View Full Version : Bulk Aging in Corny Keg

01-14-2009, 10:37 PM
I am making a 5 gallon batch of Blueberry Mead

Champagne Yeast
20 LBS of Honey
Yeast Nutrient
Vintner's Harvest Fruit Base - Blueberry

It has been in the primary for about a month and the Gravity is down from 1.23 to 1.083 or so. I have added some more yeast nutrient.

My question is: I have a 5 gallon Corny Keg that I never use. I am thinking I will rack the mead onto the blue berries for a month or so after the gravity is down where it should be. After that I will send it to the Keg to bulk age for 6 months to a year. This way I can add CO2 to prevent Oxidation. Let me know if this plan seems alright

Also Can I dispense and bottle it in the standard way? I have never done anything like this with any of my other brews so I would appreciate any advice.

I was also wanting some advice on stabilizing. Also I have read about adding stuff to prevent oxidation. I didn't use anything on my last (and only other) batch of mead. I don't know if it is something I should think about or not.

01-15-2009, 01:02 AM
Hey there. I just wanted to double-check your listed starting gravity: 1.23. Is that correct? That's really really high.

01-15-2009, 09:06 AM
Just be careful to stabilize it before putting it into the keg or allow some mechanism by which excess pressure can be released if the batch continues to ferment.

01-15-2009, 09:20 AM
Hey there. I just wanted to double-check your listed starting gravity: 1.23. Is that correct? That's really really high.

Sorry I meant 1.123

Medsen Fey
01-15-2009, 10:38 AM
Using a keg to age and store meads is fantastic. The only problems I have with it is that you can't see the lees settling - but at least you know it is protected from light. The other problem is that it is so darned easy to take samples that sometimes it is all gone before it can be bottled.

Your batch, however, doesn't look like it is anywhere near ready for transfer. If you started at 1.123 and are now 1.083 you are only 1/3 of the way, and since a normal healthy fermentation is done in a couple of weeks, you batch is slow and/or stuck. Is the gravity dropping now that you added some nutrient?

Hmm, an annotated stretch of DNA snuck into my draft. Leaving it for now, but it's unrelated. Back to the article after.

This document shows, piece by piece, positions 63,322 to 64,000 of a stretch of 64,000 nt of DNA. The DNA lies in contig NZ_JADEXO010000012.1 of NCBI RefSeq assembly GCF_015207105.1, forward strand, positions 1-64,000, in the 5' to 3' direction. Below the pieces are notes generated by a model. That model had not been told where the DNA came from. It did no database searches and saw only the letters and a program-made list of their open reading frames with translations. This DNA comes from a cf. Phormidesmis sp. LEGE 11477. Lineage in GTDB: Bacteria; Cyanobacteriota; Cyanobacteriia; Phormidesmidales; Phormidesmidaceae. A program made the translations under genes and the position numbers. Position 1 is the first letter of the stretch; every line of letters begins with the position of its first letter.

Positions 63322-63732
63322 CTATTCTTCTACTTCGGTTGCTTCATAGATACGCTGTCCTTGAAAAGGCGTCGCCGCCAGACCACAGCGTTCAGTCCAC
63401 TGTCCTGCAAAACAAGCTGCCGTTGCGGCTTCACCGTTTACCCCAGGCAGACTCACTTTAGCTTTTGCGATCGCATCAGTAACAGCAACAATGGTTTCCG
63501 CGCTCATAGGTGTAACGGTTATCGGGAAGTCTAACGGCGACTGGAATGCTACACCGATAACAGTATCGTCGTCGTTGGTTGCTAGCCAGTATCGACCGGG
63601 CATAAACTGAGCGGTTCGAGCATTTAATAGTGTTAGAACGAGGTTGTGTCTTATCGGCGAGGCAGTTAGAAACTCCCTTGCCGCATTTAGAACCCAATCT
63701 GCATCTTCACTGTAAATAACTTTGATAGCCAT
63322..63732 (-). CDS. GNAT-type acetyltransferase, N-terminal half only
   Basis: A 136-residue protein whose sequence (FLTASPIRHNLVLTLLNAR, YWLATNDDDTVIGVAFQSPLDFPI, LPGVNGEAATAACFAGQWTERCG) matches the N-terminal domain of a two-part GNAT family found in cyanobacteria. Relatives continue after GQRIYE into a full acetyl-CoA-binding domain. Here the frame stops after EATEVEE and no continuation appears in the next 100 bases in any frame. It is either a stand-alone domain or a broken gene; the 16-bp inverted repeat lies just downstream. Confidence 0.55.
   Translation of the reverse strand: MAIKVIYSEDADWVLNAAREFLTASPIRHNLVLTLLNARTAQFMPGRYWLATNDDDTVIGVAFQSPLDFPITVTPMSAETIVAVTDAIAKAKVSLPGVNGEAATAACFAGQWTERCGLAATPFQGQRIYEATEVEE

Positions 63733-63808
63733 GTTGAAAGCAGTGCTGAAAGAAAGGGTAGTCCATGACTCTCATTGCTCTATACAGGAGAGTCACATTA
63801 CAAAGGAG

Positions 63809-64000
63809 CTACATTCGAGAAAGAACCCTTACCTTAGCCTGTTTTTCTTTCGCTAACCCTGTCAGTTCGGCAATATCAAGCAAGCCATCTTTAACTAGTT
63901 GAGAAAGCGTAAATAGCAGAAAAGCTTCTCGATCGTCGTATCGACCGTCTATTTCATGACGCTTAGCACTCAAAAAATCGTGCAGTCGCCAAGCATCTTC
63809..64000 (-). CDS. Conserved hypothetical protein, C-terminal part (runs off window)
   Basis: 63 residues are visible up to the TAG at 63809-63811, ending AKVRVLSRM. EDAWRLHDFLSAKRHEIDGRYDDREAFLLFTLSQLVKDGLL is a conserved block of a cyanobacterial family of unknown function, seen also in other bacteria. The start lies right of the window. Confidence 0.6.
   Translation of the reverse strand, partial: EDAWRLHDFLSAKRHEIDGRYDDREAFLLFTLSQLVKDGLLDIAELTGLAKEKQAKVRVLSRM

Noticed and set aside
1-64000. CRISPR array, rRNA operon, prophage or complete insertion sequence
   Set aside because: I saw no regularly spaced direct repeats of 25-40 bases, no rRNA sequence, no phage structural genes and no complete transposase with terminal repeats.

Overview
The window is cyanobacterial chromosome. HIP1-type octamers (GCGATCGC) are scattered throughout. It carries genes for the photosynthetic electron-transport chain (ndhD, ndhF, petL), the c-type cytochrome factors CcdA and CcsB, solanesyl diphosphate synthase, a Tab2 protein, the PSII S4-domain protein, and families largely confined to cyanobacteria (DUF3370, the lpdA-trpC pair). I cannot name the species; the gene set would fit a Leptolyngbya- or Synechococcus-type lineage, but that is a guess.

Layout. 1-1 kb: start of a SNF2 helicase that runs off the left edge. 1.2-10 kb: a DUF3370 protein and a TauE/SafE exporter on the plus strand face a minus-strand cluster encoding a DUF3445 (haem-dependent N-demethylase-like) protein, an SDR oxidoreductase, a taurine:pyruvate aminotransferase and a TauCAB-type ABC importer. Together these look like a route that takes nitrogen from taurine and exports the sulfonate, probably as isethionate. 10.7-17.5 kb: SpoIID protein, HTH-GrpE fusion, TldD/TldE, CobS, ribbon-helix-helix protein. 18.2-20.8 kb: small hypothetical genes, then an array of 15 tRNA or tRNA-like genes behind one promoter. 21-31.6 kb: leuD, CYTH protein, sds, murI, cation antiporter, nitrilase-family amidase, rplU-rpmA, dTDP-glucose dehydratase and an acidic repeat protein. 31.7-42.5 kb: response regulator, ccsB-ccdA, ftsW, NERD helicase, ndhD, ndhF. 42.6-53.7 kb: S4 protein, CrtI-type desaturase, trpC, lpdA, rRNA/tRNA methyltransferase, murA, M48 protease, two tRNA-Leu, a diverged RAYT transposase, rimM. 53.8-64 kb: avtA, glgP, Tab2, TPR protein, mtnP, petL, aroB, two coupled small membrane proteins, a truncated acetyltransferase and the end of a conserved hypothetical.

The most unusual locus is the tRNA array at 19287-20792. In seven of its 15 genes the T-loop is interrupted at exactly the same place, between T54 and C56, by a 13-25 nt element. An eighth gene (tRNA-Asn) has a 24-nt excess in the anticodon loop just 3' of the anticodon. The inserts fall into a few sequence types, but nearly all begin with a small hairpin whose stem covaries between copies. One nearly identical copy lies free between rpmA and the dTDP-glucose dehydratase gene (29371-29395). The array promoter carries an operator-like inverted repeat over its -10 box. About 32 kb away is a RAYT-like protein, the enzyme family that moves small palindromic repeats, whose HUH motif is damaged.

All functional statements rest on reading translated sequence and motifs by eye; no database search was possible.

The other thing that is really important is aeration during the first 1/3 of fermentation. Have you been aerating it? If not, you should whack the crap out of it to give the yeast as much oxygen as possible at least once now and perhaps tomorrow.

The pH can also be an issue with blueberries. Do you have a way to check the pH. If it is less than 3.0 it is part of the problem.

I hope your batch picks up quickly. Once it is done, the keg will be great for aging it.

Bon chance!

01-15-2009, 01:41 PM
Thanks for the reply. I havent added the blueberries yet. I had planned transfering it to a secondary after it is pretty much done fermenting with the blueberries for around a month and then put it in the keg.

I havent taken a hydro since I added the yeast nutrient but I will and see if it is still stuck.

I shook it a lot the first week or so but I quit because I was worried it would cause oxidation. I will do that a few more times though.

Thanks again.

Medsen Fey
01-15-2009, 03:10 PM
Okay. The pH may still be an issue. Traditional meads are sometimes prone to drops that stall the yeast. If you can check it, there are easy ways to fix it.

If your nutrient is DAP (diammonium phosphate - a white crystalline powder) you may need some other micronutrients that come in products like Fermaid K (or may be in products labeled "yeast energizer"). These contain some combination of DAP, amino nitrogen, yeast hulls, B-vitamins, and minerals that help the yeast. If you haven't use some of this it could be useful if the yeast aren't moving.

Also, what temp are you keeping it at?


01-15-2009, 05:38 PM
I dont have any yeast energizer, I am planning on going to a place that sells brewing stuff and i will pick some up. Also would it be a good idea to re-pitch some yeast?

It stays at a pretty constant 70 degrees in my basement.

01-15-2009, 06:06 PM
I wouldn't pitch new yeast yet. You need to first determine what is going on with the yeast you have. If the pH, oxygen, whatever is slightly off, correcting that problem could be enough to get you going. And if left uncorrected, new yeast are going to have trouble too.

If everything is fine, and still no activity, then we can help you get some new yeast acclimated to the must and partying hard.